Negotiating Workload Checklist

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This checklist is designed to help relieve the stress of having an excessive workload. Learning to Say 'No' without causing offense or alienating your boss is a skill all successful managers develop.

Using a series of questions you will be able to identify which additional tasks you should incorporate into your workload and those you should politely decline. Always make sure that 100% of your attention is on defining exactly what the task entails. This will help you avoid being railroaded into accepting the task when distracted.

Not everyone plays fair! So make sure you give yourself time to make a considered decision before accepting or rejecting the task.

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1. Create an environment in which you can actively listening to the request
• Ask for a minute to finalize what you are working on before you talk.
• Remove distractions find a quiet office or area to hold the conversation.
• Clear your mind of other issues so you can listen to what is being said with an open mind.

2. Ask questions to define:
• Exact requirements of the task - timescales, resources & skills
• Objectives of the task.
• What goal is it fulfilling?
• Who is the task stakeholder, i.e. who has an interest in it being performed.
• Who is the customer?
• How important is it to them?
• What level of urgency have they attached to it?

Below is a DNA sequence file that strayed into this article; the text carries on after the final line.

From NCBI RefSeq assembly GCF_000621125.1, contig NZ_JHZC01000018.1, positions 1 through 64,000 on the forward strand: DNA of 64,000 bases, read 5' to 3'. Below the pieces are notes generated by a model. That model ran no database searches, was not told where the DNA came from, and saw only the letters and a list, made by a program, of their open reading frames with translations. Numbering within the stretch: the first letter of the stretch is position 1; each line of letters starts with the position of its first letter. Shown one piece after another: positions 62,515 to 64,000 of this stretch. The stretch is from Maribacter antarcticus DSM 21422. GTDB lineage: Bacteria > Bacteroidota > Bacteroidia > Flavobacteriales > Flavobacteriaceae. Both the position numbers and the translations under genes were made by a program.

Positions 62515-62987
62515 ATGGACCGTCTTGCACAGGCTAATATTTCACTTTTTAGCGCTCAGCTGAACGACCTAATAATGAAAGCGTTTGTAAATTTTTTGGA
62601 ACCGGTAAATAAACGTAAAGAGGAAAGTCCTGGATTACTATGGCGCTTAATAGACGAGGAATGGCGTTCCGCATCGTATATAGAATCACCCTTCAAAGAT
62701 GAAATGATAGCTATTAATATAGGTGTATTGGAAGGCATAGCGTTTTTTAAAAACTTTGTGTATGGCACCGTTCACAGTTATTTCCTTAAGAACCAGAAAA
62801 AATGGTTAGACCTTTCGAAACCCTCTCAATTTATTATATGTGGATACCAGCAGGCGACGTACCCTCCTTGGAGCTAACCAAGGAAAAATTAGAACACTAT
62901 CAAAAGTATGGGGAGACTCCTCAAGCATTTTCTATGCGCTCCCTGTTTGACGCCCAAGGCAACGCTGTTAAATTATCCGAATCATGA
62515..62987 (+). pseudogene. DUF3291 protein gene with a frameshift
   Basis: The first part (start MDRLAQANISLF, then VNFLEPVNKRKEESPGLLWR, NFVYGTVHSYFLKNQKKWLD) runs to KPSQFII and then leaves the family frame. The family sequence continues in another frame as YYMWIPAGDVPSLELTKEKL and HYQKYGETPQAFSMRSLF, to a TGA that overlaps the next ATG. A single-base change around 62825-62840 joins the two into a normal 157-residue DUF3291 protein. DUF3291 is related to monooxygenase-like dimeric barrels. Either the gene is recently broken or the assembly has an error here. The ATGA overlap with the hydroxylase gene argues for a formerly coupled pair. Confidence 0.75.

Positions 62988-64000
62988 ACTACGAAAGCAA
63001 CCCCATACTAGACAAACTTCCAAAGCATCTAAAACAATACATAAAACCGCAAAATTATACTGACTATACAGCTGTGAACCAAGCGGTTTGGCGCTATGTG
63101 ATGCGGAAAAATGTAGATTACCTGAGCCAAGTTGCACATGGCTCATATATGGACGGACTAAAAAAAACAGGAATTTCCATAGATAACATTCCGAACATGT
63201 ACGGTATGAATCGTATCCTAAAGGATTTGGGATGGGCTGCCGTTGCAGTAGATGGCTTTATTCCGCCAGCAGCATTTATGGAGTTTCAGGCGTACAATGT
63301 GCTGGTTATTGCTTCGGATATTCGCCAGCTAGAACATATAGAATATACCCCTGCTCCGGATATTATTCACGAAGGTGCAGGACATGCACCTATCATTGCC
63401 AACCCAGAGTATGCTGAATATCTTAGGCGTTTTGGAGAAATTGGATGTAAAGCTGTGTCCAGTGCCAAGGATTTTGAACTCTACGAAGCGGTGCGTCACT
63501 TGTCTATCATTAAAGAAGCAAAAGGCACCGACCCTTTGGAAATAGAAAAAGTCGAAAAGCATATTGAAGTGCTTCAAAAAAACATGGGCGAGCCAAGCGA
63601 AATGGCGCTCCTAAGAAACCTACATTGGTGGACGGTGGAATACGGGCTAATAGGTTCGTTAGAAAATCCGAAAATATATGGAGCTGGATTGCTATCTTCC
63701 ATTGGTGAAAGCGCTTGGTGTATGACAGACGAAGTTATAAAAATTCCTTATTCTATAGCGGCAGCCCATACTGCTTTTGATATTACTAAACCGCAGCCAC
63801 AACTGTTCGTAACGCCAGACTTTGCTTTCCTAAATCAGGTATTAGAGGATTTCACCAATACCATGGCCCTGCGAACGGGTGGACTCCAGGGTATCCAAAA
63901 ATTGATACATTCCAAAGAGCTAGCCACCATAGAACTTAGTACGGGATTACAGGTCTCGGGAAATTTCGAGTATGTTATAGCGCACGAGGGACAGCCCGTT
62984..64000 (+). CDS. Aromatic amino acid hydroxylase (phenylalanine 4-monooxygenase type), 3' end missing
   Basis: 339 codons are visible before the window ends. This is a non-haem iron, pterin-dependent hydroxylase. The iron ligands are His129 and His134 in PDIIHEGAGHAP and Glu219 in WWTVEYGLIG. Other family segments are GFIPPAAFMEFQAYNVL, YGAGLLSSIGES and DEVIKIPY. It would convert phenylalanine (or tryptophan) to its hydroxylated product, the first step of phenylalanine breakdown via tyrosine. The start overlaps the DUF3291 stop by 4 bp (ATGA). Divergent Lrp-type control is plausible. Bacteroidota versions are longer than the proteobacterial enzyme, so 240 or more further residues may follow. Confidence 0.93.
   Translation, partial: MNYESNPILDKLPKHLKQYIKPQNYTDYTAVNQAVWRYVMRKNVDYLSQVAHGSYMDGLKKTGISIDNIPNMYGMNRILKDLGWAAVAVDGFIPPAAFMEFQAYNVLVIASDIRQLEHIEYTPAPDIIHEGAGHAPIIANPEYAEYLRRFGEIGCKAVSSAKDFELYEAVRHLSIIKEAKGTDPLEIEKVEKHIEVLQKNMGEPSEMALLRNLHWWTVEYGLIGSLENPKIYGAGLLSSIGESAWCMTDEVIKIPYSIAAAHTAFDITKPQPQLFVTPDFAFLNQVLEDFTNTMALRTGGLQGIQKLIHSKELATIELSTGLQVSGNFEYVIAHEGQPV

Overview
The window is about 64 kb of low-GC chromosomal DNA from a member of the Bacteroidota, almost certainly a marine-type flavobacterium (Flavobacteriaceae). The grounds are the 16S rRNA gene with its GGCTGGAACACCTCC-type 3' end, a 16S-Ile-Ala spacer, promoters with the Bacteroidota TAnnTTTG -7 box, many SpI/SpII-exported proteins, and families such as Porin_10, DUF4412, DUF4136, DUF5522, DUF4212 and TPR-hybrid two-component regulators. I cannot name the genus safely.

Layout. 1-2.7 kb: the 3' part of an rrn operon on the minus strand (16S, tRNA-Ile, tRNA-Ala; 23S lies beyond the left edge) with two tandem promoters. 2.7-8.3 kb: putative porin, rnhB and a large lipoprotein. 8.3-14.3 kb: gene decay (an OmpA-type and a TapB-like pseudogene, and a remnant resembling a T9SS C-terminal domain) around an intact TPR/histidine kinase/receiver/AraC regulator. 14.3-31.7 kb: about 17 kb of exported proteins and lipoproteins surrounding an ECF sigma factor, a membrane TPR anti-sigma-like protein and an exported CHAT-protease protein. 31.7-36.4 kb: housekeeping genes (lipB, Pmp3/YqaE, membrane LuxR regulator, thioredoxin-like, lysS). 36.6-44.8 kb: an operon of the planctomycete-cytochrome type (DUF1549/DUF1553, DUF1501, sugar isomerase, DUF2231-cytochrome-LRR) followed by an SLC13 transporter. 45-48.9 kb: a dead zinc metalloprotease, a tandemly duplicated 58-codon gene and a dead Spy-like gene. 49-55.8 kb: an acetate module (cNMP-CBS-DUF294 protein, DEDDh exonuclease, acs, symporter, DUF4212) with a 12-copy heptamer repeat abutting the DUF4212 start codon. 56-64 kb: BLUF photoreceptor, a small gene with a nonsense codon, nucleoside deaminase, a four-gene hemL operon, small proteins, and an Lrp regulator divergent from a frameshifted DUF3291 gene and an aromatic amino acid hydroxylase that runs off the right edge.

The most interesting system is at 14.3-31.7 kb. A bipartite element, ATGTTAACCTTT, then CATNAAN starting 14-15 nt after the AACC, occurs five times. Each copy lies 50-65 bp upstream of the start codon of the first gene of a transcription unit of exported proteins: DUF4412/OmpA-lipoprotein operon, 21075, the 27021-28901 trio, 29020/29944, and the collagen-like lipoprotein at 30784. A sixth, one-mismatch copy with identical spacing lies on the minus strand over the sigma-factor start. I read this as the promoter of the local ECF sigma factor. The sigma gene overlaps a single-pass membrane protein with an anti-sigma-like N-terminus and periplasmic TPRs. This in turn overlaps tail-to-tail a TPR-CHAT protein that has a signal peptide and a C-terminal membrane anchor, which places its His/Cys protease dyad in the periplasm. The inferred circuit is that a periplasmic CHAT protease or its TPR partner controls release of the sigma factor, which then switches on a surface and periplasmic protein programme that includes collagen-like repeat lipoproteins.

• What dependencies does this task have?

3. Assess the level of impact the task timescales and requirements will have on your current workload.
Use the type of grid our template 'Prioritizing Tasks' has to compare the level of urgency and importance your current essential tasks have compared to the requested task. Highlight the latter so you can easily discern which of your existing tasks would be most affected and how.
Included within these criteria are your assessment of the following factors:
• Resources & Skills required
• Dependencies
• Stakeholder & Customer level of authority

4. Explain your reasons behind saying 'No'. Negotiate your workload from a point of knowledge:
• Explain the conflicts and inter-dependencies you have identified.
• Outline the risks accepting the task would create and their level of acceptability to the customer / stakeholder.
• Where possible recommend an alternative approach. (This doesn't mean dumping it on a colleague).

5. If you are given no choice other than to accept the task then:
Make sure you communicate in the most appropriate manner:
• Your understanding of the task requirements.
• Impact on other key tasks your acceptance will have.

This should avoid any unpleasant surprises.


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